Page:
Letting Go

It promised to be a glorious day, and magically, I woke up early.  I snuck out of bed without waking John, grabbed some clothes and went quietly to the living room.  I opened the shutters and looked out to see the slightest bits of pink light starting to color the sky outside.  Dawn was just breaking, and it looked to be a beautiful start.

“Wanna take a walk?” I asked Cooper, my year-and-a-half old Springer Spaniel.

Cooper wagged his tail, and headed towards the door.  We grabbed his leash, my red jacket, and headed out into the morning.

And the morning was glorious.  A November morning.  Indian Summer, if there can be Indian Summer in Switzerland where there never were too many Indians.

We lived in the midst of dog and dog-lovers’ heaven.  Our tiny house was located on the outskirts of a small village 20 minutes outside of Geneva, Switzerland in farm country.  Our chalet looked just like a cuckoo-clock, and it stood as the last clock on a rural lane in what looked like a display of seven cuckoo-clock houses.  Across the dirt road from the clocks were farm fields.  The fields crossed the road to the left of our house and went on and on.  Wheat, corn, hay, sunflowers, rape seed.  The fields sloped gently down and gave way to vineyards and apple orchards until the hills gently ended at the town of Nyon and Lake Geneva.  The Alps, with Mont Blanc, the highest peak in the Alps, rose above the Lake and the other mountains, as if placing its arms around the gang of mountains it hung out with.

Not a bad location

Not a bad view*
(I’m pretty sure this is one of my pictures.)

Magestic.  Magical.  Make-your-heart-sing-like-Julie-Andrews-beautiful.

It was about 5:30 when Cooper and I headed out.  We crossed the busy road that ran to the left of our house, and I let him off the leash.  It was getting lighter, and I walked and watched my dog run, both of us smiling.  He’d run a bit, then come back to check on me and run off once again.

Springer Spaniels are expressive dogs – their sad looks can melt your heart.  But when they run, they embody joy.  Pure and simple joy.   And on that morning, Cooper ran with abandon through harvested corn fields that we passed first.  His ears flapped and happiness spread across his face as he ran and jumped over cornstalks and literally ran circles around me in his delight.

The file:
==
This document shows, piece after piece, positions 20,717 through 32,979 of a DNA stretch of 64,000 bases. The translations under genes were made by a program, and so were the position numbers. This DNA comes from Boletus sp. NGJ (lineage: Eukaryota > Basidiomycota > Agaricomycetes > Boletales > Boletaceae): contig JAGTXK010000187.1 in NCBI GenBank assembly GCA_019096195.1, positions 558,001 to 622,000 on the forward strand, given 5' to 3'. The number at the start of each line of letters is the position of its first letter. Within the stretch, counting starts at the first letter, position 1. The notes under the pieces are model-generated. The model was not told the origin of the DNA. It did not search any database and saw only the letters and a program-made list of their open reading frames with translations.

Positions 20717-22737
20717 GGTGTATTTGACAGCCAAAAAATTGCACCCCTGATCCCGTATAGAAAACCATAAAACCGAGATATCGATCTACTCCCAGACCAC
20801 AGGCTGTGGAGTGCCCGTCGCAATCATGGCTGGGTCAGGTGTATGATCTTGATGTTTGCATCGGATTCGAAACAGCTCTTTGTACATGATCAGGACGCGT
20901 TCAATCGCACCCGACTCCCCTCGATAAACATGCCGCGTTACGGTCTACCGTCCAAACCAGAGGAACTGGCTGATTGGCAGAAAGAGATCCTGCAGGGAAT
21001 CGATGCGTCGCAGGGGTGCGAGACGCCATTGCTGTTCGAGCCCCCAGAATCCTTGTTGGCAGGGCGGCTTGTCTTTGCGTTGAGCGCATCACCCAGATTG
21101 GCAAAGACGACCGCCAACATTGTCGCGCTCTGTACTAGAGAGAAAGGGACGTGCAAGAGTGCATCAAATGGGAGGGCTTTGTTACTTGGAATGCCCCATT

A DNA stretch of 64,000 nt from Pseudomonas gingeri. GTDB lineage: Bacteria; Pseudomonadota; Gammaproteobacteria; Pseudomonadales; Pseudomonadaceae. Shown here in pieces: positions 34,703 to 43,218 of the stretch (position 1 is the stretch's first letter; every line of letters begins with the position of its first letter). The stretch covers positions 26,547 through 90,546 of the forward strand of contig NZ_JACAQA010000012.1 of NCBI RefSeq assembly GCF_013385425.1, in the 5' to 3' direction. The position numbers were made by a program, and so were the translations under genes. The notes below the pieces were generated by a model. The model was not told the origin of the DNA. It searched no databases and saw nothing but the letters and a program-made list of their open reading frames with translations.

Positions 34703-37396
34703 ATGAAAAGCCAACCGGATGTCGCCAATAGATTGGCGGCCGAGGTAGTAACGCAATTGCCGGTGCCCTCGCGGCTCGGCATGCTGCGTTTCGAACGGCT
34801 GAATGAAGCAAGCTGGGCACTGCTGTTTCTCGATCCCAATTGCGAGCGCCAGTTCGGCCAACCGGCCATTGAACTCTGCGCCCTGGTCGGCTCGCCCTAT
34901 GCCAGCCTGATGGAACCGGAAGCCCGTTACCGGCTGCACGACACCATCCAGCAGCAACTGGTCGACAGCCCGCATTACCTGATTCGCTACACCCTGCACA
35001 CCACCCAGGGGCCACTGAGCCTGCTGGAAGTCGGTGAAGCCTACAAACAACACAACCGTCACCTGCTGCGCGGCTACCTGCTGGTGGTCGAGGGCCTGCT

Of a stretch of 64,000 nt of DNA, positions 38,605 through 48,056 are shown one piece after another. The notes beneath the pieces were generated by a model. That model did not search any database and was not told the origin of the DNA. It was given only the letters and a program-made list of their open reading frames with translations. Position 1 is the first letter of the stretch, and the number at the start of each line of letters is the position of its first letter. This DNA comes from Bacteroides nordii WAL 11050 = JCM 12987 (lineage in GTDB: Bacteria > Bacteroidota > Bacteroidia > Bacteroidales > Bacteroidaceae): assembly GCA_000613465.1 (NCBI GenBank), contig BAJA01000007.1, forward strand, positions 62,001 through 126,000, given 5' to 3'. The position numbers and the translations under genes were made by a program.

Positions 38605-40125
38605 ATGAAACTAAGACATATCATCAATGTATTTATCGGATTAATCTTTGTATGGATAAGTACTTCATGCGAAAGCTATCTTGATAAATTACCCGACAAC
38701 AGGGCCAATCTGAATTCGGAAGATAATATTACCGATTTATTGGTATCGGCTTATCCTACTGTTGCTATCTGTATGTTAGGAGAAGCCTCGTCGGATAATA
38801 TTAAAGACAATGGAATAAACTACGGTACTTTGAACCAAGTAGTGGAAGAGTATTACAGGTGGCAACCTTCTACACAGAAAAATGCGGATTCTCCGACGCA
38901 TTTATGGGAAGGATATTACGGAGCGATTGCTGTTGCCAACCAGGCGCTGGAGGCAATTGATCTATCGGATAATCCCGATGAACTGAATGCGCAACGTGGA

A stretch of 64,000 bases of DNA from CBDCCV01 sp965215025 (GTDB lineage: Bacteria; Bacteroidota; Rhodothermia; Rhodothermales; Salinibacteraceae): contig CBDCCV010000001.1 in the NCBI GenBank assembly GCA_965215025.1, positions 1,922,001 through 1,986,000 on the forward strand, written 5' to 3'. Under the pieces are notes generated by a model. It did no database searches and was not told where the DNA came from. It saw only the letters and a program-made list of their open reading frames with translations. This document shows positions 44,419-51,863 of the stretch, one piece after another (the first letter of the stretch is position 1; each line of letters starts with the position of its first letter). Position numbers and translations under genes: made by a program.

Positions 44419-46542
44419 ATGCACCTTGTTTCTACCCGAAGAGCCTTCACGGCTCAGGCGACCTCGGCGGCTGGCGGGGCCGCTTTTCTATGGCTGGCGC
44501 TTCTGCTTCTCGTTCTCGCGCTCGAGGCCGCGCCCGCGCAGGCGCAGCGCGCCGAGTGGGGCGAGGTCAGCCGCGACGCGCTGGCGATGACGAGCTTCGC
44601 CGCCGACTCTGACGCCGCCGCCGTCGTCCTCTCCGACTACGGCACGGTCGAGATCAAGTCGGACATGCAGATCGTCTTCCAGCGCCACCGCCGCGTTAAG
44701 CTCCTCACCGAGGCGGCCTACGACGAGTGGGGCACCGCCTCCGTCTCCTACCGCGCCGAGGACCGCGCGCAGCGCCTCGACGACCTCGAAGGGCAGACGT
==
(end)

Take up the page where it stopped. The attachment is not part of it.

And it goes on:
We continued on the straight farm road that paralleled the Lake, passed fallow fields to where the road turned at a right angle and led us downhill towards the lake.  By now, it was lighter — I could just start to make out Nyon Castle in the distance, although it was so far away that if you didn’t know it was there, you really couldn’t see it.   The road crossed another farm road, and so we turned to the right again to continue on our normal loop that would lead us home, after a walk of about 2-1/2 miles.  It was full morning, now; the sun glistened on Lake Geneva, the snow topped peaks and me and Cooper.

Up ahead on the left and right were fields of grass that would soon be harvested for hay.  Cooper ran ahead and disappeared into the tall grass.  I watched as the grass parted, showing me just where he was and how far he’d run.

But then I noticed a second line where the grass was parting for somebody else.  Or something  else.  Whatever it was, it was heading straight towards Cooper.

Possibly the best way to describe Cooper would be as a fur-covered marshmallow.  Everything inside — good and sugary.   As a soft, squishy, completely sweet thing, Cooper didn’t  understand aggression.  Somehow it all worked out though – aggressive dogs never attacked or bothered him.  Cooper wanted to play, and his playfulness was infectious.  Even the most aggressive dogs found him endearingly stupid; and they always played with the sweet dope.